Assuming the drum machine has 1/4" or XLR outputs (if you insist on analogue) then plugging it and your guitar into an interface or multitrack recorder.

Quote:
Originally Posted by ThrowingStones3
Question 1a: Is USB tech better than like an analog 8 or 16 track? b. Is this because of ease of editing? c. Do most of these devices come with editing software?

A USB interface and a hardware multitracker will be comparable quality, but the interface would be more flexible with post processing simply because of the nature of a software DAW. Both of those will be easily better quality than an analogue multitrack, and much easier to attain (especially on the cheap).

Quote:
Originally Posted by ThrowingStones3
Question 2: for most of those usb looping machines, do you need a sound card?
Never seen a USB looping machine. If you're talking about a recording interface, then they act as a USB sound card.

Quote:
Originally Posted by ThrowingStones3
Question 3: is it difficult to install a sound card

Well if we're still talking a recording interface then all you do is plug the USB cable into the interface and into the computer.
If you're talking a regular PCI/PCIe sound card no, not really. Just find the slot it fits into (it won't fit anywhere it isn't supposed to go), unscrew any covers, place it in, and screw it in place.

Quote:
Originally Posted by ThrowingStones3
Question 4: Will the 1 input thing not allow me to have a loop station and a drum machine going at same time?

You mean on your amp? If your amp is what I think it is then it's irrelevant because I wouldn't even try to record with it, just use amp simulators. If you get an interface it will most likely have two inputs, and I doubt you'd find a 1 input multitracker . Even if you did only have one input, all you would do is record the drum machine and then overdub your guitar on top of it.

Quote:
Originally Posted by ThrowingStones3
Question 5: Tell me about drum machines...I've seen these drum pedals as well. whats the deal?

You mean like a kick pedal? They're for hitting a kick drum
Seriously though I haven't a clue what your on about. We generally use programmed drums with some nice samples, so I don't know if anyone here can help you with analogue drum machines.

Quote:
Originally Posted by ThrowingStones3
I know this a lot to handle, but honestly I'm still a guitar newbian, so take it easy on me...also when i say Im financially ready, thats an overstatement. Im still a blue collar guy who tries to do everything on the cheap, yet still try to obtain best quality 4 buck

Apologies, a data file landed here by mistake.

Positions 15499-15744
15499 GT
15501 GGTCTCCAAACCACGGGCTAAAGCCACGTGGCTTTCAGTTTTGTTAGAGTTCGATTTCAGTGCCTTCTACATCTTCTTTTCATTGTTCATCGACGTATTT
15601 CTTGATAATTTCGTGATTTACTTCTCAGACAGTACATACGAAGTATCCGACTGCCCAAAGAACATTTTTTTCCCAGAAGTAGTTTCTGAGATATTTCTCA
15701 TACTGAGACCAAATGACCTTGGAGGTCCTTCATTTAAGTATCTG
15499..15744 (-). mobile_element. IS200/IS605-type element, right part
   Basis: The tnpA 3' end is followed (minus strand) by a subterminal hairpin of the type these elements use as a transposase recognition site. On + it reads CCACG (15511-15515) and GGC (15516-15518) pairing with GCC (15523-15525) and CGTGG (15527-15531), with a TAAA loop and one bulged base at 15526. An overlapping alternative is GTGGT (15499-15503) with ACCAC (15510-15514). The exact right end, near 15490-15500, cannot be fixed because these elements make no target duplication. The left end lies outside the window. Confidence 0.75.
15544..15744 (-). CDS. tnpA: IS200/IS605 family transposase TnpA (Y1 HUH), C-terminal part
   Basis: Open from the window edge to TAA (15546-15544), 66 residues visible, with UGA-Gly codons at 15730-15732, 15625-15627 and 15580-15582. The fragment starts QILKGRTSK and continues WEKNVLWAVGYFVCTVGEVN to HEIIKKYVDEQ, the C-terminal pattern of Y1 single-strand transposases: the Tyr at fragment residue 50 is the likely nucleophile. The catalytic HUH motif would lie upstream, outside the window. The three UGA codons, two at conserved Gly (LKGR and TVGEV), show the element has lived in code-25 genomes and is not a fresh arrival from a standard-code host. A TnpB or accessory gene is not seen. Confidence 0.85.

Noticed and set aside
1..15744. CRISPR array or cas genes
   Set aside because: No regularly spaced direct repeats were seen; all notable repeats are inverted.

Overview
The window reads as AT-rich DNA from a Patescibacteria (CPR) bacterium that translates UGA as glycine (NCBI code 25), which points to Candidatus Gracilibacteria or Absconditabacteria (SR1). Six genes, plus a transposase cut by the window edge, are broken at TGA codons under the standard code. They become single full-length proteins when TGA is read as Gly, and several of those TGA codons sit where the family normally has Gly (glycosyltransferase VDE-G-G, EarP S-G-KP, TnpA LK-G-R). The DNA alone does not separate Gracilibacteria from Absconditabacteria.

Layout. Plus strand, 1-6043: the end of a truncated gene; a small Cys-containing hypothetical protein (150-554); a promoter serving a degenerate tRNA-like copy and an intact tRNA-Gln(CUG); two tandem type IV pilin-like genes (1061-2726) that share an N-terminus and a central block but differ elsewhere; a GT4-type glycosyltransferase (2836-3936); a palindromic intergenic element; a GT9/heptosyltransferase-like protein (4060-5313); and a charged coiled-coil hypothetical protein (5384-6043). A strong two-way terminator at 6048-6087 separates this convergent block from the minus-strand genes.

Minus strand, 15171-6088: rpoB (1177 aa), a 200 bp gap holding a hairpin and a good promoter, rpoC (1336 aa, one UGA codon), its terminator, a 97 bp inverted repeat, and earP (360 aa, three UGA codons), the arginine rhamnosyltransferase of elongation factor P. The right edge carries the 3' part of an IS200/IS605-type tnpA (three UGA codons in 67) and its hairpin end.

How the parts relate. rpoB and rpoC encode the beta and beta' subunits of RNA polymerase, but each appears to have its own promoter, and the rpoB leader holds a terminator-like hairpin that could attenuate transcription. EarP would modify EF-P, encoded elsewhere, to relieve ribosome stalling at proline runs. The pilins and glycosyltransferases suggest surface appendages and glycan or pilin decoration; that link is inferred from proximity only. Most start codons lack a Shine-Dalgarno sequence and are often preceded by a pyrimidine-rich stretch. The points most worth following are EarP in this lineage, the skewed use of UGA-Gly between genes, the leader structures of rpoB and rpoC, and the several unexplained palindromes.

Give us a number, how much you're willing to throw at this. Recording is not nearly as cheap and easy as some people think it is.

Quote:
Originally Posted by ThrowingStones3
Question 6: Is buying pedals and music equipment used online like ebay dodgy? I assume you'd want to be in person to try most of these things, unless new.

Not really. I would always go to a store to try things like pedals first, but after you know it's what you want it shouldn't really matter where you get it from. Just make sure you check the seller's reputation and feedback.
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Old 04-06-2013, 03:21 AM   #3
GaryBillington
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^ All excellent advice. You just forgot to direct him to the sticky

TS- Theres a sticky here which tells you all about the two main options for recording.

I'm also curious about why you think you have to have an analogue drum machine. I'm not even sure you can buy one that isn't digital these days! Probably worth noting that something like the Zoom R24 (mentioned inthe sticky) acts as a standalone multitracker, pc interface and also has a drum machine built in, giving you a full set up.
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Old 04-06-2013, 11:25 AM   #4
DisarmGoliath
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^ Gary, I'm willing to bet that by 'analogue' he means hardware, rather than actually containing analogue circuitry as opposed to digital.